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B.C. Premier Eby, Washington Gov. Inslee discuss challenges of climate change and housing

British Columbia Premier David Eby (left) and Washington Gov. Jay Inslee discuss shared goals during a press conference in Olympia, Monday, March 13.
Video stills from TVW, edited by Brandon Hollingsworth, SPR News
British Columbia Premier David Eby (left) and Washington Gov. Jay Inslee discuss shared goals during a press conference in Olympia, Monday, March 13.

The chief executives of Washington and British Columbia met Monday to discuss issues both places face, including climate change and housing.

The two leaders applauded the Inflation Reduction Act approved by Congress and President Biden in 2022. The legislation aims to build the country’s clean energy palette and reduce U.S. carbon emissions by about 40 percent by the year 2030.

“We are thrilled to see the United States stepping up to address this issue, and to put climate at the center of a key industrial policy,” British Columbia Premier David Eby told reporters. The premier said he has shared his concerns about climate change and the need for cleaner energy sources with Canadian federal officials. He hopes more support from the government in Ottawa will aid his efforts to work with Washington on climate and carbon measures.

“Because we’re so closely tied, because there’s such a shared understanding about where we need to go, investment that comes to Washington state through the [Inflation Reduction Act] will help British Columbia as well, if we have that strong federal partner in Canada,” the premier said. “It will benefit not just British Columbians, but residents of Washington state, as we show leadership up and down the Cascadia corridor.”

Calling the global move away from carbon-heavy fuel and energy sources “revolutionary,” Washington Governor Jay Inslee said he thought cleaner energy options will create jobs on both sides of the border. He added that he hoped British Columbia and Washington can engage in joint efforts to cap carbon emissions in the future, including possible partnerships with other states.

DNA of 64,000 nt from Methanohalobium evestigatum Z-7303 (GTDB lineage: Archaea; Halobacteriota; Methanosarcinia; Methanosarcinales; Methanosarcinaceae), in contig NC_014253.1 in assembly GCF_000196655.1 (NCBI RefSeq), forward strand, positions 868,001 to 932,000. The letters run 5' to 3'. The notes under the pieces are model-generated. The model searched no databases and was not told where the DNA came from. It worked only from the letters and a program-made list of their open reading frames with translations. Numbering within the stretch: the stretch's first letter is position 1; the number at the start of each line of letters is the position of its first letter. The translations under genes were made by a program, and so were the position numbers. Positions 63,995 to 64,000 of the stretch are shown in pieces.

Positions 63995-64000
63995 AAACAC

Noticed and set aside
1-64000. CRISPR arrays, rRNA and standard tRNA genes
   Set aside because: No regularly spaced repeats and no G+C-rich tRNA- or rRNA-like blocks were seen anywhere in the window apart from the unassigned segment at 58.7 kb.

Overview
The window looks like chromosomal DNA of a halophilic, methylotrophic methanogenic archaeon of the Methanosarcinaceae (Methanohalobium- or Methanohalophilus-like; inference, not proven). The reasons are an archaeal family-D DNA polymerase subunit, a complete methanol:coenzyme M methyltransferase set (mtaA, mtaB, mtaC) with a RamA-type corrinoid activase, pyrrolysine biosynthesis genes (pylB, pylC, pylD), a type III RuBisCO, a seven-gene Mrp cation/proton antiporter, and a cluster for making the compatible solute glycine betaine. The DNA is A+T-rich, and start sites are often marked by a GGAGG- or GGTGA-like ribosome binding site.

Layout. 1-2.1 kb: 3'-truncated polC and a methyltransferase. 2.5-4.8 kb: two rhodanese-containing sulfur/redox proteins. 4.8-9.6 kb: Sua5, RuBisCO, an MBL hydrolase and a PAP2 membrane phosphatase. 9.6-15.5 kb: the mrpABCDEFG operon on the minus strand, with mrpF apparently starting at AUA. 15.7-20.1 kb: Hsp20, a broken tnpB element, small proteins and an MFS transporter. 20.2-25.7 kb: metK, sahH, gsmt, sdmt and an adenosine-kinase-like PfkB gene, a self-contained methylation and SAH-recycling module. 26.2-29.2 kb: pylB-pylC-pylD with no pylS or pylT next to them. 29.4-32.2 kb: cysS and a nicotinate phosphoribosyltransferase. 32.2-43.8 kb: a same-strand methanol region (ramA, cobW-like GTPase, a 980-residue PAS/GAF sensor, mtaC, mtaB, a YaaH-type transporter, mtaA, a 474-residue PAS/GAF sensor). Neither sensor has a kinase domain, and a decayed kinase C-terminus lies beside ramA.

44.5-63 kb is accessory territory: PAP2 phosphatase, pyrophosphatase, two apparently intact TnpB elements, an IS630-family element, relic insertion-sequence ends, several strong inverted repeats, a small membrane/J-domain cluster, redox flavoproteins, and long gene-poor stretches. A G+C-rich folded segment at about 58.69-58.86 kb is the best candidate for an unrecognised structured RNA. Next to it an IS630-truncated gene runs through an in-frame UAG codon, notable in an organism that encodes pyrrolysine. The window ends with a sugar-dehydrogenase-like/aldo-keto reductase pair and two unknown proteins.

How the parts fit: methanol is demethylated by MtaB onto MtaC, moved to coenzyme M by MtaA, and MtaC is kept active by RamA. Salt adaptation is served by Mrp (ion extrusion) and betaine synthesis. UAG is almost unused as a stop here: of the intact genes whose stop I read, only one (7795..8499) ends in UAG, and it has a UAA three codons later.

“I think we’re going to have nothing but alliance as we move forward,” Inslee said.

The two executives discussed a second major issue facing both places: a significant shortage of affordable housing.

Eby said the Canadian province broke population growth records last year, and that inflow of new residents is still strong this year. That’s making it harder to find affordable housing. The problem, he said, is very similar to the one Washington’s grappling with – and so are the potential solutions.

“The provincial initiatives focus on our permitting processes around new housing developments, where the province touches those permitting processes. We have new legislation passed where we will be working with cities to set housing targets that match our population growth,” Eby said. “Looking forward, we are working with cities around addressing the ability of putting more than one unit on single-family home sites, as well as other initiatives around expediting housing approval at the municipal level.”

Legislation designed to make housing more plentiful has been a key feature of this year’s legislative session, and Washington cities including Spokane have taken their own action to broaden the kinds of housing available.

Inslee said the housing shortage is common to the Pacific coast in general.

“California, Oregon, Washington, British Columbia – all have the same phenomenon, which is, we are extremely attractive places to live,” Inslee said. “We have had hundreds of thousands of people moving into our provinces and states, and we have not been able to build enough housing to house these people. That is the fundamental problem.”

There is one significant difference, Inslee said: that British Columbia has invested about $3 billion in public money in alleviating the housing crunch. Inslee supports a referendum that would authorize Washington to borrow $4 billion to finance the construction of more than 24,000 additional housing units, particularly for middle- and low-income residents.

The money will allow the state to “go out and finance the building that the private market will not finance, even though we accelerate permitting and are changing out zoning rules,” Inslee said.

The measure must be approved by the state legislature and by voters. The proposal was introduced in the Washington Senate, but no action had been taken as of March 13.

Brandon Hollingsworth is your All Things Considered host. He has served public radio audiences for fifteen years, primarily in reporting, hosting and interviewing. His previous ports-of-call were WUOT-FM in Knoxville, Tennessee, and Alabama Public Radio. His work has been heard nationally on Morning Edition, All Things Considered, Here and Now and NPR’s top-of-the-hour newscasts.